This paper tests three hypotheses on who gets more support from his or her work organization: (1) The validation hypothesis predicts that employees with greater social support from their co-workers and supervisors receive more organizational support, because their support validates or legitimizes organizational support; (2) the positive affectivity hypothesis predicts that employees high on positive affect receive more organizational support, because they are more likable; and (3) the moderation hypothesis predicts that positive affect and social support do not generate organizational support independently, but each acts on the other to affect organizational support. An assessment of the hypotheses over a sample of 1882 hospital employees in Korea provided strong support for the validation hypothesis and partial support for the moderation hypothesis. Contrary to the positive affectivity hypothesis, employees' good disposition in itself works against the bringing forth of relevant organizational support, net of support from their supervisors and co-workers. Additional findings related to the unique features of the current hospital employees in Korea are also reported. Finally, we discuss cross-cultural research implications of the study in more detail.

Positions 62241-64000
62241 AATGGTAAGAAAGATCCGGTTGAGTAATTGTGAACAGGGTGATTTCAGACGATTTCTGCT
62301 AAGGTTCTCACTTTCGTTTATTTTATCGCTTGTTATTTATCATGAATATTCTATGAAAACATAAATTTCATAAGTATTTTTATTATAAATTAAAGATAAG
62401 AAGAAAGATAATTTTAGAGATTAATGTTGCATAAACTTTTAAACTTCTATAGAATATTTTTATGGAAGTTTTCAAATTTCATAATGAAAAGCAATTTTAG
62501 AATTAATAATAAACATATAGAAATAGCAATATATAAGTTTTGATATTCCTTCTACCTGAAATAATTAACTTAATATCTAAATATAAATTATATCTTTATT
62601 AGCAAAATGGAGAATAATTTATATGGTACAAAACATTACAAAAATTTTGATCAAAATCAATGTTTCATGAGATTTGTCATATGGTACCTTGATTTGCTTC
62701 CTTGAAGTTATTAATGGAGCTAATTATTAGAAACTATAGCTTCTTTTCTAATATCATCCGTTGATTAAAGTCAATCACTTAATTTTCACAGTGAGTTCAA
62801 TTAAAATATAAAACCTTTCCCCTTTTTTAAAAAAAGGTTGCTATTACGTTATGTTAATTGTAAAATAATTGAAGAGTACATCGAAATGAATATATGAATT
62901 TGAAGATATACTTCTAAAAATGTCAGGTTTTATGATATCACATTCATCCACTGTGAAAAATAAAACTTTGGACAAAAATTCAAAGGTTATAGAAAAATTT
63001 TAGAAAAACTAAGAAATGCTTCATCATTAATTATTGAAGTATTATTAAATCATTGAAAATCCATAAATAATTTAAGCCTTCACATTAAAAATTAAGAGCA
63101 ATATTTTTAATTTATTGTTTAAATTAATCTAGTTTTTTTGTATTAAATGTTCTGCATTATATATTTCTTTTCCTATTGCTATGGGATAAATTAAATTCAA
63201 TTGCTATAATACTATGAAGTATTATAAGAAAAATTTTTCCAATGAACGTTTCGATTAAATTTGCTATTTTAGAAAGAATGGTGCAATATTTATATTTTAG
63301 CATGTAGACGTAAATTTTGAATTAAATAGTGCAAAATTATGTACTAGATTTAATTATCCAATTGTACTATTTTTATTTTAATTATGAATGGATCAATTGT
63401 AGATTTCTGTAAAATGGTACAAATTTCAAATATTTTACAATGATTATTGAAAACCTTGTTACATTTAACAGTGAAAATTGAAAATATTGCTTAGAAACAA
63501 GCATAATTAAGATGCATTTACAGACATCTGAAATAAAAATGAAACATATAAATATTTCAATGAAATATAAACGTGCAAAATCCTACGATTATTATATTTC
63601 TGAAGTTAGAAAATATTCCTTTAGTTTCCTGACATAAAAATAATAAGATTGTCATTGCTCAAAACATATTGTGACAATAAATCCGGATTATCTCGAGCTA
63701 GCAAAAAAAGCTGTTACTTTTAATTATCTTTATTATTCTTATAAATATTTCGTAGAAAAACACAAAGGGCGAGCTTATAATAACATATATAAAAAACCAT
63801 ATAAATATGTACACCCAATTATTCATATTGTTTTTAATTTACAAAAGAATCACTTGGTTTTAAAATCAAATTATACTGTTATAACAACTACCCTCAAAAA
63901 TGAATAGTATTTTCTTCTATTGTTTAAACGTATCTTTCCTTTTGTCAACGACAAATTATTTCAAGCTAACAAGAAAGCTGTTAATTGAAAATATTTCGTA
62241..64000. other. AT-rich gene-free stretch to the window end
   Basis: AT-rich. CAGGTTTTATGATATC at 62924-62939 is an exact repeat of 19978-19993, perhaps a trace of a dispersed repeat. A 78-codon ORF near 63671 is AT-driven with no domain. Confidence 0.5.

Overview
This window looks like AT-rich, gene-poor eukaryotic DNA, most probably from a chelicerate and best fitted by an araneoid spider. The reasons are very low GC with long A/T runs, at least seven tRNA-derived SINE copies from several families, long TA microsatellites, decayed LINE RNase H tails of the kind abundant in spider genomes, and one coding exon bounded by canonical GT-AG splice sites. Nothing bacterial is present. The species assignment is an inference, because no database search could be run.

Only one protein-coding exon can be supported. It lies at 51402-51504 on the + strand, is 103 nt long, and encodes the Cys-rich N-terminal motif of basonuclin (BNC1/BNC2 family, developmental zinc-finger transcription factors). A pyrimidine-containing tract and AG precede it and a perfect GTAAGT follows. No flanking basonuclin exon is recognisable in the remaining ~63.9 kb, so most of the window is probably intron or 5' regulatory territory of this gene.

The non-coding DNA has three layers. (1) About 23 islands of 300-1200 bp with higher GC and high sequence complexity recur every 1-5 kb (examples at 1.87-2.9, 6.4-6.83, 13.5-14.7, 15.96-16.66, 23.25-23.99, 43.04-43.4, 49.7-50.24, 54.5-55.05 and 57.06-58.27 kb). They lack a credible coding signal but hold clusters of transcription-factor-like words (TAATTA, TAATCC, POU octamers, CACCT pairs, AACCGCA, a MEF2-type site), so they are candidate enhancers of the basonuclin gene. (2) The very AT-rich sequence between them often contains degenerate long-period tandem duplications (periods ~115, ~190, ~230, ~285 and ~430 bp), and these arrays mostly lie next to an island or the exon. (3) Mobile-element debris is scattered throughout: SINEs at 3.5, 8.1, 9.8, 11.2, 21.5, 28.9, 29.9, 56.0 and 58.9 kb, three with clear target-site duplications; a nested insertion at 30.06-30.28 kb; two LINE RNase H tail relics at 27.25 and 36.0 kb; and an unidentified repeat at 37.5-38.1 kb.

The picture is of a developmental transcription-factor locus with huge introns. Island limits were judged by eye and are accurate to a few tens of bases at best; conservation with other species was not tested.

- Organizational support
- Social support